Can you tell us a little bit about your career and how you ended up at Walkers?
When I graduated from University College Dublin in 2001 with a business and law degree I wasn’t entirely sure what I wanted to do. A friend in university had started working in a finance role within a fund administrator and he told me that if I joined and stayed for three months that he would get a €500 referral bonus. I joined. He got the referral bonus (which he didn’t share with me incidentally) and subsequently left to become a primary school teacher. Ironically, I have remained in the funds industry ever since. My legal career began a couple of years later with one of the leading domestic firms in Dublin, where I was earmarked for their investment funds group when I finished my traineeship. In 2011, I moved to London and joined the global asset management firm, PIMCO. I stayed in London with PIMCO for almost seven years before returning to Ireland in 2018 when I joined Walkers. During my time in London I completed an MBA at London Business School and briefly considered the idea of moving out of a legal role but ultimately stuck with a career in the legal profession. I feel that I have made the right choice and enjoy working in the funds industry in Ireland. Last year, I was elected to the Council of Irish Funds (the asset management and investment funds industry association here) and recently have been appointed to the role of vice chair of the association and consequently will assume the role of chair next year.
How has the funds industry changed over the last 20 years that you have been working in it?
From a legal and regulatory perspective there have been huge changes in the industry, particularly with the evolution and introduction of the UCITS and AIFMD Directives. The pace of regulatory change has continued unabated and more recently the growth of ESG and the introduction of new asset classes, such as digital assets, has meant that the need for specialism and expertise in particular segments of the market has developed. The growth of private market investing, for example, has seen the need for private funds lawyers increase and this has been something, alongside ESG expertise, that we have been focused on recently in our recruitment efforts.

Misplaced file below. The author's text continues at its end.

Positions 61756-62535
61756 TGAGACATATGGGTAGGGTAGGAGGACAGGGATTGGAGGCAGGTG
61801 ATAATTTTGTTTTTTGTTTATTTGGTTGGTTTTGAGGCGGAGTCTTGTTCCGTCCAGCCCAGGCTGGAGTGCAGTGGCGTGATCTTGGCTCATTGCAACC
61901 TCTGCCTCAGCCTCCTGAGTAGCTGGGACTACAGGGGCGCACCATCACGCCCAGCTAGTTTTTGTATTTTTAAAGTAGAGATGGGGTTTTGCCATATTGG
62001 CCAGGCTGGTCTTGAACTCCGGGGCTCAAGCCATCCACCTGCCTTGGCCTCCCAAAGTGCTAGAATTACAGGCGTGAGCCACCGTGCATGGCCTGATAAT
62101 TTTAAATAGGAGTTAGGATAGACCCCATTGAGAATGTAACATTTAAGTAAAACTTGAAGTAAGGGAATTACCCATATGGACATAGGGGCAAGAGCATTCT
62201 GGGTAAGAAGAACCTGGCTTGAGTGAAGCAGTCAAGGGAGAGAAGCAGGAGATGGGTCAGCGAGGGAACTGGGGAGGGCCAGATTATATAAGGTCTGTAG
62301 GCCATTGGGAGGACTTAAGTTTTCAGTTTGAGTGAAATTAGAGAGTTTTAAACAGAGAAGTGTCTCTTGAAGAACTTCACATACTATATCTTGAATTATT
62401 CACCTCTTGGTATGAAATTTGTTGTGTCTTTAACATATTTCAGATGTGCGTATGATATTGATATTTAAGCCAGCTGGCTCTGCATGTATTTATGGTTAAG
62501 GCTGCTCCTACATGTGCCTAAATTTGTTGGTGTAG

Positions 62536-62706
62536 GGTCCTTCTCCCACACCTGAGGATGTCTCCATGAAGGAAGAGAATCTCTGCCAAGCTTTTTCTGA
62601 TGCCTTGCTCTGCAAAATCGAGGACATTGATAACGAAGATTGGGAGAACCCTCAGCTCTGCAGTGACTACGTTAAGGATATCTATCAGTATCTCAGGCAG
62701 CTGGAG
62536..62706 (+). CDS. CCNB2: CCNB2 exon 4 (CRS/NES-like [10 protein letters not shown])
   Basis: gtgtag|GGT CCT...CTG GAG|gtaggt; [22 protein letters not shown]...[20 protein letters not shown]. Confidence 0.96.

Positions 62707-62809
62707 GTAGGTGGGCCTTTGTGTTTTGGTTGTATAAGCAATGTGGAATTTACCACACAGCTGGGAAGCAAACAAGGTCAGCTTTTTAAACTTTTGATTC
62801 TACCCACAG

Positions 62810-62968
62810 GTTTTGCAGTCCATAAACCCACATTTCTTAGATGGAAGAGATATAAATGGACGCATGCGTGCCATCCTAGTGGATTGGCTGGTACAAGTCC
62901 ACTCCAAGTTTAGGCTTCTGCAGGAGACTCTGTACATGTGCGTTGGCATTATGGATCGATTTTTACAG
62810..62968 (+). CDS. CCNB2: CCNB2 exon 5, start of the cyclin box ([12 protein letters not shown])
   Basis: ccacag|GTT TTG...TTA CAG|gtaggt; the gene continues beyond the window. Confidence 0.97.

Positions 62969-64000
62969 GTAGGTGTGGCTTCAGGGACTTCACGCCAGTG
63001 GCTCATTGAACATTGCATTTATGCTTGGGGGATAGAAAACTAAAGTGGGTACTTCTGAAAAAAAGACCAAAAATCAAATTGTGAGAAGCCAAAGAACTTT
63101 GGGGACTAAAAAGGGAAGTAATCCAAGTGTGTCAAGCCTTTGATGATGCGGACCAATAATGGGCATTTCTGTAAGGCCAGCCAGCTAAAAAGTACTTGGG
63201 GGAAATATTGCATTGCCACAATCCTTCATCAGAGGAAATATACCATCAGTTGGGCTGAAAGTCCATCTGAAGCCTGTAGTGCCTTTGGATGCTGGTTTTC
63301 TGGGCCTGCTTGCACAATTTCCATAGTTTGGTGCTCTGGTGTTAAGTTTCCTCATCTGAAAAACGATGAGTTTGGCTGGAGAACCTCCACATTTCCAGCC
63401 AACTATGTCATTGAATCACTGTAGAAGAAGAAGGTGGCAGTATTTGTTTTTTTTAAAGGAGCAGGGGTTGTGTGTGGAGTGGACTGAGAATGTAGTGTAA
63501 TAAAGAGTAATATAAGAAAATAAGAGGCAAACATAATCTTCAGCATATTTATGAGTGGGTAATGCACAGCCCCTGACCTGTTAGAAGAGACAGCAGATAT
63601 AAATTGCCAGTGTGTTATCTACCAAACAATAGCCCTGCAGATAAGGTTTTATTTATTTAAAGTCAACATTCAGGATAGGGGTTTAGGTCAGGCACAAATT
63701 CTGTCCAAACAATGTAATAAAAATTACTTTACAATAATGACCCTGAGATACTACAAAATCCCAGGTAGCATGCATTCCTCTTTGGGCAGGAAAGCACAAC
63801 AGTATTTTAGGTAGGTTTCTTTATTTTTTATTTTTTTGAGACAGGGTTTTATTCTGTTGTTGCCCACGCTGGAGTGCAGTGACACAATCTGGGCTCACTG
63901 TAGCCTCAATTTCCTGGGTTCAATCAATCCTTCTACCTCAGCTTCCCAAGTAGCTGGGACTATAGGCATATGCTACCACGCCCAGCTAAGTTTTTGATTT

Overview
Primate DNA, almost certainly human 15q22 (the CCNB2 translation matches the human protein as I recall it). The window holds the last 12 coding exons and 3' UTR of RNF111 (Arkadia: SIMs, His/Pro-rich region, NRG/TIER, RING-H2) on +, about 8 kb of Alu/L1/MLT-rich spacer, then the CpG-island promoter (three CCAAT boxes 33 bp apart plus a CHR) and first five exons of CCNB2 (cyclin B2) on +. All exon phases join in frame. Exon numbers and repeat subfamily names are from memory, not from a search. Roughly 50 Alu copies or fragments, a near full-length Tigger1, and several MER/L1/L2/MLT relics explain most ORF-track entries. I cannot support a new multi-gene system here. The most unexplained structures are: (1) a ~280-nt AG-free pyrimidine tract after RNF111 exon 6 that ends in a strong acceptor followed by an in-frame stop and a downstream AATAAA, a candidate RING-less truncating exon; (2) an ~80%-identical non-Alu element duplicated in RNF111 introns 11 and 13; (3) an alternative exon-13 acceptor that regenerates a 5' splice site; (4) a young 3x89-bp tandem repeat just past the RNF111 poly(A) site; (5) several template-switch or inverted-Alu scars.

The other major change that we have seen over the last number of years, which was intensified through Brexit, has been that many more asset managers have a physical presence here in Ireland. 20 years ago that was certainly not the case, but now many of the leading global asset management firms have people on the ground and in some cases employ in excess of 100 people here. Where we would have almost exclusively interacted with clients in the major financial centre hubs, such as London and New York, our client contacts are increasingly based in Ireland, which is great to see from an ‘Ireland Inc.’ perspective.
What challenges have you faced operating in this market sector and what has been successful?
The key challenge that most law firms have faced over the past few years has been retention and recruitment of talent. As we operate in a specialised sector there is a finite pool of asset management and investment fund lawyers and the market is extremely competitive. While compensation remains a key driver for employee satisfaction, there are many other factors which drive an employee’s decision to remain with a firm. This is an area that we have been extremely focused on and earlier this year the firm completed a global engagement survey to identify areas where we can improve and ways in which we can better engage with our staff. We have been fortunate in the asset management and investment funds group to have had strong staff retention over this period. However, this is not something that we can ever be complacent about as there are many competing options in the market, which not only include other law firms but in-house opportunities given the large number of asset managers and financial service providers here in Ireland. The lure of London is also a trend that we are seeing (and one I can sympathise with given my history) – and it has a pull for our junior lawyers in particular. We currently have two Irish investment funds lawyers based in our London office that support the group here and that continues to work well.
A key focus for us over the last few years has been to build out the team to ensure that we are adequately resourced and have strength in depth so that we are less vulnerable to departures or increased spikes in workload. Our asset management and investment funds group recently retained our tier 1 ranking with IFLR, one of the leading law directories, which is something we are very proud of but it is important not to get complacent. We are also lucky to be supported by other very strong practice groups within Walkers and our international colleagues across our ten global offices.
What trends do you see emerging over the coming 12 months?
We see great opportunities for the further development of ESG specialism with there being a continued focus on the development of innovative investment fund products in this area. Separately, the European Long Term Investment Fund (ELTIF) regime has been significantly enhanced and from early next year, the ‘ELTIF 2.0’ product will be available which provides retail investors with access to private market assets which will enable potentially higher-yielding longer-term return profiles. We are already seeing a significant amount of interest in the enhanced ELTIF product and industry have been working closely with the Central Bank of Ireland to ensure that Ireland will be ‘open for business’ when ELTIF 2.0 goes live in 2024.